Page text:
WD Blue SN580 SSD Review: More of the Same

WD Blue Electric Boogaloo

WD Blue SN580 2TB SSD
(Image: © Tom's Hardware)

Tom's Hardware Verdict

The WD Blue SN580 is an unexciting but capable budget NVMe SSD. It builds favorably upon a good formula but doesn’t push any new boundaries. It’s a safe pick-up on the cheap, including for laptops, but lacks any outstanding new innovation.


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    Takes from a winning formula

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    Easily more efficient than the SN570

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    Good warranty and software support


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    Last-gen/average performance

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The WD Blue SN580 is the consummate budget NVMe SSD, taking a winning formula and making it better. It performs well enough with a fair range of capacities and solid support, making it a solid contender for our list of best SSDs. It’s relatively efficient, and the single-sided design makes it great for laptops. It doesn't bring anything new to the table, but it’s an easy pick-up for a budget drive if you’re looking for a cheap upgrade that won’t disappoint — assuming the price is right.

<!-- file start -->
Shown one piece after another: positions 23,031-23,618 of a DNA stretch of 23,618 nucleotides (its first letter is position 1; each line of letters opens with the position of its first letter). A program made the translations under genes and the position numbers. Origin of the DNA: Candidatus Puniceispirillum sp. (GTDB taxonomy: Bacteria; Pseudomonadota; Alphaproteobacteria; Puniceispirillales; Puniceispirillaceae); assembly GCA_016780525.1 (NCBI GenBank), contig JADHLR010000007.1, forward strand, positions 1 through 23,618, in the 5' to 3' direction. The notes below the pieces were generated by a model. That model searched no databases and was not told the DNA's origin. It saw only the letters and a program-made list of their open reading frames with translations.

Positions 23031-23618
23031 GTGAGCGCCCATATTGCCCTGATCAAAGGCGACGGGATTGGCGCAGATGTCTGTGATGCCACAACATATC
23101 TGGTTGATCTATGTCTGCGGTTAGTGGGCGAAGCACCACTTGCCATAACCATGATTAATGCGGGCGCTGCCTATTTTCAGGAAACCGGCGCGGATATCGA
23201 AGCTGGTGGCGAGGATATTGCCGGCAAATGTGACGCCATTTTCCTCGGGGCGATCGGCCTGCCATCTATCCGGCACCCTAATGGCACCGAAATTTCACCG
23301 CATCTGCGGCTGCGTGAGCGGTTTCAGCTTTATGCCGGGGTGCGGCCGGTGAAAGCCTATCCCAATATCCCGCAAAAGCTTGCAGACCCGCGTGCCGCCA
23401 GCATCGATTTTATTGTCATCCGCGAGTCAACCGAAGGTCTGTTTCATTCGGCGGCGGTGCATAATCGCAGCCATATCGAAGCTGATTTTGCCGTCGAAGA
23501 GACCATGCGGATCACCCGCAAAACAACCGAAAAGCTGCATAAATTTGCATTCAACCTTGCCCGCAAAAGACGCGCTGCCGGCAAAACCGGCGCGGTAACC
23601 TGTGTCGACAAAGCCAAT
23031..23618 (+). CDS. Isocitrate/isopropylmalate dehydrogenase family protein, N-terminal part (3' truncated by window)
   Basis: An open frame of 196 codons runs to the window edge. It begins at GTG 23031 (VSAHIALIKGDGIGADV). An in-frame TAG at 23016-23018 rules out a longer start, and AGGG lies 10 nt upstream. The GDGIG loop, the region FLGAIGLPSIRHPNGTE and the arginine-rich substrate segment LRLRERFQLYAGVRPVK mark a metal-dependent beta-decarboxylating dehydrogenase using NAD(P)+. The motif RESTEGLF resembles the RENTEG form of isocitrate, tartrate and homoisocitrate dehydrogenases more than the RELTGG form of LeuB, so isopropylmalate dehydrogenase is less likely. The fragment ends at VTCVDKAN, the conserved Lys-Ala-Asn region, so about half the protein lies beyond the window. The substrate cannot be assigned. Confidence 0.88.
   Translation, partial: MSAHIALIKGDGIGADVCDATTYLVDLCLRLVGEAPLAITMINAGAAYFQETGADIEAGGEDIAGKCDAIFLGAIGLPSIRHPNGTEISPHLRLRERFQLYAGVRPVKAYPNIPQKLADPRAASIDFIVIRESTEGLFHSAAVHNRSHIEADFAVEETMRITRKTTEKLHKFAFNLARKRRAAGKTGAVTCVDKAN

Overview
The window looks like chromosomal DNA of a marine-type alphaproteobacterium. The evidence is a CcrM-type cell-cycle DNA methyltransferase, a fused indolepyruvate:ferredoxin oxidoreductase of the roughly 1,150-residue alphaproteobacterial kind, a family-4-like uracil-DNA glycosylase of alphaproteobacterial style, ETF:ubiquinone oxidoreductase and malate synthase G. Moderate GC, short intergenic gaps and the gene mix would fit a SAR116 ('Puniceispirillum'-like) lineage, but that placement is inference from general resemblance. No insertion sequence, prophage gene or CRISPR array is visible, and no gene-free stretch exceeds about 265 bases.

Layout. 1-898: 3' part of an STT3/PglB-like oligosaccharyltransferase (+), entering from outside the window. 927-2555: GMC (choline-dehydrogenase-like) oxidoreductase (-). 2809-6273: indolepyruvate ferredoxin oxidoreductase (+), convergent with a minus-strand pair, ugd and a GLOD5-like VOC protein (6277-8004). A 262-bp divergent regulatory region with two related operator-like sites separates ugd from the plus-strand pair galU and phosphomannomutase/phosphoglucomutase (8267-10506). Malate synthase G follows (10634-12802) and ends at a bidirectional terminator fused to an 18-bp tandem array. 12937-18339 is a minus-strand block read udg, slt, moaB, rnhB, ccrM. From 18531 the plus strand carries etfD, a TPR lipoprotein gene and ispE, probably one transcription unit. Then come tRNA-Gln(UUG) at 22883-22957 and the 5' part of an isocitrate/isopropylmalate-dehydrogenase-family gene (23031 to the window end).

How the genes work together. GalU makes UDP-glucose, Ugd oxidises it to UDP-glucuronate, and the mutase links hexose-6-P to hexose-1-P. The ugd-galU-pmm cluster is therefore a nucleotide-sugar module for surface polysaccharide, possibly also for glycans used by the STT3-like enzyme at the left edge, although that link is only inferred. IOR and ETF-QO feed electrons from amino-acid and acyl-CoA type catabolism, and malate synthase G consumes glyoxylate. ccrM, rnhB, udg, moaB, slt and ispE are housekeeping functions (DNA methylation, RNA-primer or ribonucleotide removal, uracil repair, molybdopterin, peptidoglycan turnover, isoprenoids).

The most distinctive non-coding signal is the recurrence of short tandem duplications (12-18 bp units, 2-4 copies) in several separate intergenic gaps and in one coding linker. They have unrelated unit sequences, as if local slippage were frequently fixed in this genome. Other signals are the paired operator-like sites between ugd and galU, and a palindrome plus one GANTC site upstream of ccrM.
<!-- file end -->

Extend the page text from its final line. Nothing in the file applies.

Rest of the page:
The success of the Blue SN570 and Black SN770 has prompted WD to revamp the former with the Blue SN580. The SN580 is essentially an updated SN570, much as the SN570 was an updated Blue SN550, which succeeded the Blue SN500. The SN550 was very popular, but WD later changed its flash, altering performance negatively. That brings us back to the SN580, which jumps up to a PCIe 4.0 interface for more bandwidth, uses a new caching scheme for better burst performance, and generally maintains or improves on the SN570 in every meaningful way.

The warranty remains the same, and WD’s software selection is also the same. However, the SN580 is more efficient than the SN570, which is always a welcome development. The drive also borrows from the Black SN850 with a new caching scheme, an improvement for most over the SN570’s relatively small cache. Perhaps the biggest ding against the SN580 is that it’s otherwise uninspiring; it sets no new records and isn’t even as fast as existing 4.0 drives in its class. It’s certainly better than the Black SN750 SE, but that’s not saying much. Still, it is a safe buy. 


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Pricing$27.99 $31.99 $49.99 $109.99
Form FactorM.2 2280M.2 2280M.2 2280M.2 2280